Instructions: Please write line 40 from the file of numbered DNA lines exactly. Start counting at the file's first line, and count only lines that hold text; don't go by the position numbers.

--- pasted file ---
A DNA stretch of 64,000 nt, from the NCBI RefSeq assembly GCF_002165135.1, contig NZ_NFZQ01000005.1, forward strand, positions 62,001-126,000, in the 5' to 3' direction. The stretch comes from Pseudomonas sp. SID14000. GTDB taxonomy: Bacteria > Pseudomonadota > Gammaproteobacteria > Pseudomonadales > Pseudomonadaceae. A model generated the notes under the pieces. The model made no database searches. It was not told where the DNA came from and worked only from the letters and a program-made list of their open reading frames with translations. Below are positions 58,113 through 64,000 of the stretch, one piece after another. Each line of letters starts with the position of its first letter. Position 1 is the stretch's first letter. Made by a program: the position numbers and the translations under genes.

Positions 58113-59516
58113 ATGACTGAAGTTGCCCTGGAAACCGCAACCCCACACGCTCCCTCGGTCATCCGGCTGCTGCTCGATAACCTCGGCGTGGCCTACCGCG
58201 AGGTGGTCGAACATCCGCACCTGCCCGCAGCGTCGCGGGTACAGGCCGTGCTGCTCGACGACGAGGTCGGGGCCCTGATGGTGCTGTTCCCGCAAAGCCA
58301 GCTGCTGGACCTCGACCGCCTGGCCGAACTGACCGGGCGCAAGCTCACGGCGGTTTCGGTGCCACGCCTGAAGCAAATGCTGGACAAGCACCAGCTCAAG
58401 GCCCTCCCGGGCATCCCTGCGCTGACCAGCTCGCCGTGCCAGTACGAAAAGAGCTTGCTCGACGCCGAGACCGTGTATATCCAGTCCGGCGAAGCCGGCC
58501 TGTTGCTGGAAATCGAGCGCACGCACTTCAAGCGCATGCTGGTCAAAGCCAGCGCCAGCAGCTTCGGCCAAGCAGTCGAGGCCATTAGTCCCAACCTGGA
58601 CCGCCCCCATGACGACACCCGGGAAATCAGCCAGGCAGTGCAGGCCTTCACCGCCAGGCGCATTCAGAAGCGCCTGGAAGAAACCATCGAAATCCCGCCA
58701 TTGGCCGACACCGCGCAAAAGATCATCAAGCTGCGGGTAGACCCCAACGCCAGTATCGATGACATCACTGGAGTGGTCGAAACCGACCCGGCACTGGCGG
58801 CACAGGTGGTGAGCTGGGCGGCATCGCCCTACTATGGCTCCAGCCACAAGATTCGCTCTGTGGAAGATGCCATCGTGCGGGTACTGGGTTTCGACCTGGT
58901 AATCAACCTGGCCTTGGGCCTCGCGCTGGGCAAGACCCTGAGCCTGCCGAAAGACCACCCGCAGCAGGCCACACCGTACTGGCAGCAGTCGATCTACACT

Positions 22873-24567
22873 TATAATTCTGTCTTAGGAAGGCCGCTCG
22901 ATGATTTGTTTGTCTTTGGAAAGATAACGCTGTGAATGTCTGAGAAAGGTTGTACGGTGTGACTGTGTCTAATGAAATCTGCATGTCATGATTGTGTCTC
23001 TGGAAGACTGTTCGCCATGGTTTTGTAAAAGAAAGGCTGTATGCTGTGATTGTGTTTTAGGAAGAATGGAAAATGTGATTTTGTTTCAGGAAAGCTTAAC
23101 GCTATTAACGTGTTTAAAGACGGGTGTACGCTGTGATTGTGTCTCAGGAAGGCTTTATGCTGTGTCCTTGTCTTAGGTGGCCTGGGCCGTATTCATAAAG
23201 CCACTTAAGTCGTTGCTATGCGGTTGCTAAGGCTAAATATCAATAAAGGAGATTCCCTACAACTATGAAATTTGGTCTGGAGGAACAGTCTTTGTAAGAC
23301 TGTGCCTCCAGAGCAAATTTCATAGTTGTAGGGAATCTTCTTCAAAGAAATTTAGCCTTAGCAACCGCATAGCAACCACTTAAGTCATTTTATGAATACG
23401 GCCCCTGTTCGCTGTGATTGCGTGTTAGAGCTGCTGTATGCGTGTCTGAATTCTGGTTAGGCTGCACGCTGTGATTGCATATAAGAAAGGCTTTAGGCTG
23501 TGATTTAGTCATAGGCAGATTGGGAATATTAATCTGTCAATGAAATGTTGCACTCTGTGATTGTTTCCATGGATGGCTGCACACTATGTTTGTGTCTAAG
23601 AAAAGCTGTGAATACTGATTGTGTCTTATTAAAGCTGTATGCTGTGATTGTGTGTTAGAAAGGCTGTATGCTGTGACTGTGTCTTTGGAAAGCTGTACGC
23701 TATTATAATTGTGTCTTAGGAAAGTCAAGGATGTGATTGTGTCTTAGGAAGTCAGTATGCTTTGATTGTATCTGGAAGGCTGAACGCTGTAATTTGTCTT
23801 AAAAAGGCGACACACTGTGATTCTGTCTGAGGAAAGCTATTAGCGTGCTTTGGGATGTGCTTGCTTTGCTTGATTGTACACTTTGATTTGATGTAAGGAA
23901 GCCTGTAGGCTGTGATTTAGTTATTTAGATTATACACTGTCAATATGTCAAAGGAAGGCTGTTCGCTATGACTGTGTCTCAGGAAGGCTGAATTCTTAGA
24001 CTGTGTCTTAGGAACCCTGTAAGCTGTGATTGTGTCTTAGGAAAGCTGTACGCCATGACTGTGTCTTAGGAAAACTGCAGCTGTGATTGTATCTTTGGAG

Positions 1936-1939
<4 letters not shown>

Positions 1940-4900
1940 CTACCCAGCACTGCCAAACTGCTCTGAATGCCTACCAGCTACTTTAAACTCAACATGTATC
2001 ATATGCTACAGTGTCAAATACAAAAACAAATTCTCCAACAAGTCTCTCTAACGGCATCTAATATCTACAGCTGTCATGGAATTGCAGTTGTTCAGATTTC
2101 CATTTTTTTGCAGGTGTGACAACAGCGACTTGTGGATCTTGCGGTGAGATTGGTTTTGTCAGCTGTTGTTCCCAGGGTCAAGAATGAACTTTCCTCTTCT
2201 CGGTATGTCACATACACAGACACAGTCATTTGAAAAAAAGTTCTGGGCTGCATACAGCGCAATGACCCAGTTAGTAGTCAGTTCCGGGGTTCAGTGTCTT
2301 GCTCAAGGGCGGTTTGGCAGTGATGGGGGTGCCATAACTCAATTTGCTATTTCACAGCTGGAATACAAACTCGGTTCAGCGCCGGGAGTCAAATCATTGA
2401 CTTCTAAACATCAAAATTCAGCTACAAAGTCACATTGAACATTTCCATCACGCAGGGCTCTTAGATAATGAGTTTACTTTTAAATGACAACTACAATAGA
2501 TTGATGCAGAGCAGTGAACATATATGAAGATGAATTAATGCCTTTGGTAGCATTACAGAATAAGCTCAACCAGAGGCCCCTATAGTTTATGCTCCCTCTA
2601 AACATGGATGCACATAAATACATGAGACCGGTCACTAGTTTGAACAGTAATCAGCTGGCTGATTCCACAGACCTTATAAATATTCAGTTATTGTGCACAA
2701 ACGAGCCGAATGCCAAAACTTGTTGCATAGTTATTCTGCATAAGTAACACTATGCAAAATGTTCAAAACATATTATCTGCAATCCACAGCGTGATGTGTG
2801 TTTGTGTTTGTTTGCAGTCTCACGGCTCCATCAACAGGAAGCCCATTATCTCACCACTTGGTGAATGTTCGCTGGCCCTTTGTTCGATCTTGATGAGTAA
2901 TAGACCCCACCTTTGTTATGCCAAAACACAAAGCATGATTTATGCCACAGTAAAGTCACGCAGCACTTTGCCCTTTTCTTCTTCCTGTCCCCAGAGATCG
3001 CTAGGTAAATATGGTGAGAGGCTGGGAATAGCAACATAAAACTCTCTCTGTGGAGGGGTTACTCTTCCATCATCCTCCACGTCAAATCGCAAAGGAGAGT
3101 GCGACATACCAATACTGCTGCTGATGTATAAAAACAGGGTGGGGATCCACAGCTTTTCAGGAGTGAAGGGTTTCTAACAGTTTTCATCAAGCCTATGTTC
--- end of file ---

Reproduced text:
3001 CTAGGTAAATATGGTGAGAGGCTGGGAATAGCAACATAAAACTCTCTCTGTGGAGGGGTTACTCTTCCATCATCCTCCACGTCAAATCGCAAAGGAGAGT